The FHFA now intends to ban mortgage lenders from being able to receive payments.
The Federal Housing Finance Agency (FHFA) is now working to ban mortgage companies from being able to receive lucrative payments in order to arrange for forced placed insurance on behalf of homeowners in certain situations, such as when an existing policy has been allowed to lapse or has gone unpaid, against the agreement of the loan.
The U.S. housing regulator is working to stop this controversial payments practice from continuing.
Government officials have revealed that force placed insurance companies will no longer be able to pay mortgage lenders for choosing their policies when a policy is purchased on the homeowners behalf. This, despite the objections that have been raised which state that this move by the FHFA steps into the turf or the state regulators. That said, many states, such as New York, are already creating their own crackdowns on these types of behaviors.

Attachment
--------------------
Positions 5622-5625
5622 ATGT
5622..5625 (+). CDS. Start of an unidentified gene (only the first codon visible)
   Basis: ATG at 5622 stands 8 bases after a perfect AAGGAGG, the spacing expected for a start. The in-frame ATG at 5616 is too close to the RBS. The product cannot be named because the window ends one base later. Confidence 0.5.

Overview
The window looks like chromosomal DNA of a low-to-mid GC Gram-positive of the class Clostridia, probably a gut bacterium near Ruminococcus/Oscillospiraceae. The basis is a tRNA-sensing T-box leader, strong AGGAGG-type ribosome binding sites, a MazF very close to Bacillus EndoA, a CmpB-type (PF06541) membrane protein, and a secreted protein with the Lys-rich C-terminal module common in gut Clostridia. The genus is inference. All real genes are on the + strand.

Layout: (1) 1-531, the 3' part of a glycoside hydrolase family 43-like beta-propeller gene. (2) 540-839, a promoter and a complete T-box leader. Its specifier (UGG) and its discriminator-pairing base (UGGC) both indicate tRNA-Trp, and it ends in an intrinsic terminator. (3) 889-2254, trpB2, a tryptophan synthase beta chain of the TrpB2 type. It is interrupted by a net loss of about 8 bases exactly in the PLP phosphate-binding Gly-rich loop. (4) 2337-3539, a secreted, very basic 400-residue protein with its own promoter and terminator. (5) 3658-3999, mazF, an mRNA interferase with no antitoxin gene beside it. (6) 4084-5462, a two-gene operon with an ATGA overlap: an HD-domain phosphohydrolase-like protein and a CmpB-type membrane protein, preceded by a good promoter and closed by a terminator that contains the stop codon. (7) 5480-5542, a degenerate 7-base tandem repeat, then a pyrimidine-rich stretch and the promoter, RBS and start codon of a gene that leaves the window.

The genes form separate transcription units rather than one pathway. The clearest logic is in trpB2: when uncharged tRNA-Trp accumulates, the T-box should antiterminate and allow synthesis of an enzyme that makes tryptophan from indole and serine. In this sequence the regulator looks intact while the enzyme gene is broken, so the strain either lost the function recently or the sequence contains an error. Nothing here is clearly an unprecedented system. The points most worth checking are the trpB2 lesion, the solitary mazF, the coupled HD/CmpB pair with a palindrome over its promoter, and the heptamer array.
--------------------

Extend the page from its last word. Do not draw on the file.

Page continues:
The hope is that this will stop force placed insurance from costing far more than typical homeowners premiums.
The FHFA intends to push ahead with its ban on force placed insurance policy fees, despite certain objections, as it states that this is causing the coverage to be far too expensive for homeowners who have already stopped making their usual policy payments, likely because they can no longer afford them.
Instead of setting regulations regarding what insurers are allowed to charge for force placed insurance – which is typically the domain of the individual states – the FHFA has decided to design its efforts around preventing mortgage companies that do business with Freddie Mac and Fannie Mae from being able to accept certain types of payments. This would, in essence, stop the entire mortgage industry from being able to receive fees from these insurers, as Freddie Mac and Fannie Mae are behind approximately two in every three American home loans.
There are two forms of force placed insurance compensations that are expected to be banned from the FHFA between insurers and banks. The first is commissions on sales for choosing coverage through a specific insurer, and reinsurance relationships in which the mortgage company takes on a certain portion of the risk and is paid for this exposure.